On the first day of a trial in a lawsuit brought by banks to undo bond insurer MBIA Inc.’s split into two companies, the judge made clear she wanted the proceedings to focus on legal rather than factual issues.
Bond insurer MBIA experienced major losses on mortgage-backed securities following the housing bust and it petitioned the New York Insurance Department to allow it to split into two companies. One of the companies was to focus on insuring municipal bonds.
In February 2009, the NYID approved the transformation. In June 2009, several banks sued MBIA and the department, seeking to reverse the transformation and claiming the split reduced the value of their insurance.
For almost three years the Article 78 case has advanced through the depositions of witnesses, submission of relevant documents and other written material. This is one of two cases seeking to reverse the transformation.
Along with MBIA and its two subsidiaries, the NYID and Eric Dinallo, in his former capacity as department superintendent, are defendants.
On Monday the lead attorney for the plaintiffs Bank of America and Société Générale, Robert Giuffra Jr., told New York State Supreme Court Judge Barbara Kapnick that there were many “issues of fact” in the case. The quality of New York Insurance Department analyst Jack Buchmiller’s review of MBIA is an example of a relevant fact in the case, according to Giuffra. That the insurance department incorrectly believed that MBIA had passed a stress test is another issue of fact for the case, he said.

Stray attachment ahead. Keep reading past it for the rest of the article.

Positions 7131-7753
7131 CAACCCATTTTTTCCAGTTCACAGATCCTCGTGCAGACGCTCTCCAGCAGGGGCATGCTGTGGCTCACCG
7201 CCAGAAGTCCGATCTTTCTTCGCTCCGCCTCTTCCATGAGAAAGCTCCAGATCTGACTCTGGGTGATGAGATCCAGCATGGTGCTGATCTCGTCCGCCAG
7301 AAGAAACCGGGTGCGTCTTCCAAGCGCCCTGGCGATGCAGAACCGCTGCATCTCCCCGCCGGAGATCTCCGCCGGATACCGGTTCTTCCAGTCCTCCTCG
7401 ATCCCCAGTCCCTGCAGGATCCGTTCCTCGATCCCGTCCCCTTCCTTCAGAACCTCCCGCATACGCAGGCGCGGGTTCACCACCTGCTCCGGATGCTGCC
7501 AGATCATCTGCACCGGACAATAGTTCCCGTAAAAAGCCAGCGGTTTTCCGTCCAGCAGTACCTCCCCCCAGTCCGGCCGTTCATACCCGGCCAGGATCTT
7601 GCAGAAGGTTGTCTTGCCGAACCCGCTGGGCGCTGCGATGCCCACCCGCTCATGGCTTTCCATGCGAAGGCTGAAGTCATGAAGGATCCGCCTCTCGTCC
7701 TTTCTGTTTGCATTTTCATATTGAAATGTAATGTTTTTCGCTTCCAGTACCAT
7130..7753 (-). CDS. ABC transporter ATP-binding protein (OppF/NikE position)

However, Kapnick was skeptical that there were many “issues of fact” in the case. Instead, she said most of what needed to be discussed were “issues of law.”
Giuffra urged Kapnick to go beyond the case’s extensive body of written documents and depositions to take in-person testimony that could be cross-examined.
Kapnick told the attorneys she wanted a “non-trial trial” based primarily on the existing collected evidence.
She called for Giuffra to make a one- or two-day presentation of his arguments. That would be followed by presentations by the two attorneys representing the defendants.
Marc Kasowitz, attorney with Kasowitz, Benson, Torres & Friedman LLP, is the lead attorney for MBIA, and David Holgado, a lawyer with the New York attorney general’s office, is the lead attorney for the insurance department and Dinallo.
There was disagreement among the attorneys as to whether the defendants’ lawyers should get twice as much time, since there were two branches of defendants. Kapnick did not make her view clear on the topic.
Giuffra is to start presenting his views at 10 a.m. on Tuesday.
Kapnick said that she wanted in-person testimony from Buchmiller and Dinallo, but that she was not sure if she wanted to have others called to testify.
Though in 2009 18 financial firms were plaintiffs in the case, just Bank of America and Société Générale remain.